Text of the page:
In October, the CA STEAM (Science Technology Engineering Art Math) Symposium was held in Long Beach, CA. Leaders from two school districts and one county office of education presented on behalf of the California Environmental Literacy Initiative. Their session entitled “Advancing Equity and Cultural Relevance in Science Education: Developing Environmental Literacy to Increase Student Engagement, Academic Success, and Participation in Community Life” explored how three different communities in California have built culturally relevant science programs for their teachers and students which intentionally connect science learning to their local environment and community. Their reflections on the conference presentation are below.
Juanita Chan, Rialto Unified School District
This past month, I had the distinct pleasure of working with Rob Hoffman and Rob Wade at the CA STEAM Symposium and, while our work is complimentary, it also struck me just how different our models are—and left me with the question “why?” Why are our models so different? After our presentation, I was asked why we (our teacher team) decided to focus on environmental justice instead of just environmentalism, and I hadn’t thought about it. If I’m being honest, I finished my part of the presentation feeling like I was working in the “badlands.” Our nature was not beautiful or supported by informal providers, and as a result our opportunities for learning looked different. In my community, I’m not sure if we chose environmental justice or if these issues just were the only way for us to talk about the environment. Meanwhile, while all of us were talking about diversity, we weren’t explicitly talking about race and in that moment I had an epiphany. Environmental education is not like many other education topics in K–12 education. This topic is intensely personal to each community.
I learned so much from my co-presenters. Here are a couple of takeaways that I had about the presentation as a whole:
(1) Equitable environmental literacy that is culturally relevant is the beginning of a larger revolution where schools become a foundational part of the community. In spite of the personal ethnicity of a “Science Learning Leader,” passionate environmental educators participate in developing the culture of the students they serve by means of sharing ideas, concerns, and a physical location. Teachers who see themselves as a vital part of neighborhood culture rally around preparing students for the challenges that address their students’ unique community life.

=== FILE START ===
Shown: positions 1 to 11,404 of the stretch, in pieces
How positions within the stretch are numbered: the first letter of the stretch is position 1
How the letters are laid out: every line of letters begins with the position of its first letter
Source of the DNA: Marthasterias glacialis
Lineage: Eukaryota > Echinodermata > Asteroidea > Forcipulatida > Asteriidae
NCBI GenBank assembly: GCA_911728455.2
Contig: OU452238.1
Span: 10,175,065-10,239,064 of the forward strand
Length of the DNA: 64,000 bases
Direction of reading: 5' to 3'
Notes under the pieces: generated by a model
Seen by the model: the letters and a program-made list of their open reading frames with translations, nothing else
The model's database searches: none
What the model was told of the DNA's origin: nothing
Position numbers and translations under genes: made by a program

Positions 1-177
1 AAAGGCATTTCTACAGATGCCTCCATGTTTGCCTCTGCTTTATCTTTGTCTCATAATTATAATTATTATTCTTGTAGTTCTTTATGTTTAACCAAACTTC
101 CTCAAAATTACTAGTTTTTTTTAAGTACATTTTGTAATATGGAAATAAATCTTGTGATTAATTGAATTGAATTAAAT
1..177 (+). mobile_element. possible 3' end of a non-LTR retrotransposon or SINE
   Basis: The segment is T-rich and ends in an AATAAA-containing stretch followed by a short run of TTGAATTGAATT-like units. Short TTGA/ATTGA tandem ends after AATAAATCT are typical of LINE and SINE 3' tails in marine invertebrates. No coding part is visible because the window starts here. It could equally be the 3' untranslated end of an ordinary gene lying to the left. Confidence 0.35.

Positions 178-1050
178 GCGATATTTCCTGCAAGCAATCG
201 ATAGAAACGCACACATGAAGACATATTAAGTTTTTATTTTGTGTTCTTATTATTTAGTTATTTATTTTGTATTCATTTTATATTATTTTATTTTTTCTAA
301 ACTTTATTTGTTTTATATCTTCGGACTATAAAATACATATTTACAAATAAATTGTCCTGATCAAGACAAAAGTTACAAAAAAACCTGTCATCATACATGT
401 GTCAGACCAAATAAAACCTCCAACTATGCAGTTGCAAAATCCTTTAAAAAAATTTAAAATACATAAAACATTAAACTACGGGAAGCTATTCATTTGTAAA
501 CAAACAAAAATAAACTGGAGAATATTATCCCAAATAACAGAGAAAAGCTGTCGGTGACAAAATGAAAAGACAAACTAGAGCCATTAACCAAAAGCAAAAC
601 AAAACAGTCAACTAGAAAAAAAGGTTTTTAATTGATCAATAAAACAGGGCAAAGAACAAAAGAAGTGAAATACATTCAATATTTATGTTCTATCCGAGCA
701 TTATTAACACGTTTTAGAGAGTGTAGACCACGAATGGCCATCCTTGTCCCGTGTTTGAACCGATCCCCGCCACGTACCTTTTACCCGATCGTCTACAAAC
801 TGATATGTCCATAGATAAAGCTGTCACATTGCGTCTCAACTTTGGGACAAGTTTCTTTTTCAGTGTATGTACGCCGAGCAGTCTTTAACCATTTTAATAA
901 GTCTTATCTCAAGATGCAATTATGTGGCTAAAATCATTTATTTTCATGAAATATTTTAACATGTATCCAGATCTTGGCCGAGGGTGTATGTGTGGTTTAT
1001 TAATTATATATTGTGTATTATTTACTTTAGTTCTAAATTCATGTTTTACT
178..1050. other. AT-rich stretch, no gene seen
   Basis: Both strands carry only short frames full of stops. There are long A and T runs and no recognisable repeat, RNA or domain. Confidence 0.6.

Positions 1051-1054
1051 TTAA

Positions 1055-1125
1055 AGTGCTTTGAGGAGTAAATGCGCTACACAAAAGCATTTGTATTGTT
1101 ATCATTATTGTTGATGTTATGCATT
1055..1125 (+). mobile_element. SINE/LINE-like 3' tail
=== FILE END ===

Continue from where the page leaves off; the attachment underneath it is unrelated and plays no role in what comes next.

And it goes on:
(2) Nurturing a child’s relationship with the land and to learning means nurturing teachers’ relationship to the same land, and investing in time to learn about it. Teachers have a lot of discretion when it comes to formulating opportunities for students to engage in science procedurally, conceptually, and in relevant ways. How they use these opportunities can help students foster an identity that confirms that they are a part of, and can influence, the world directly around them in the way Next Generation Science Standards (NGSS) writers intended. This personal learning journey is one that environmental educators must continue to wade through, because it’s the journey that leads to understanding.
(3) Nature cultivates curiosity and wonder, and these concepts converge when a community finds where inquiry meets stewardship.
Rob Wade, Plumas County Office of Education
Being an ambassador for environmental literacy for Ten Strands at the 2018 CA STEAM Symposium was an honor, and representing the rural California perspective helped to get me out of the mountains and down to Long Beach just in time for the final two games of the World Series in Los Angeles. Baseball aside, it was an exciting few days and teaming up with Rob H. and Juanita to bring in the southern and coastal California perspectives made for a rich contrast with many parallel lines.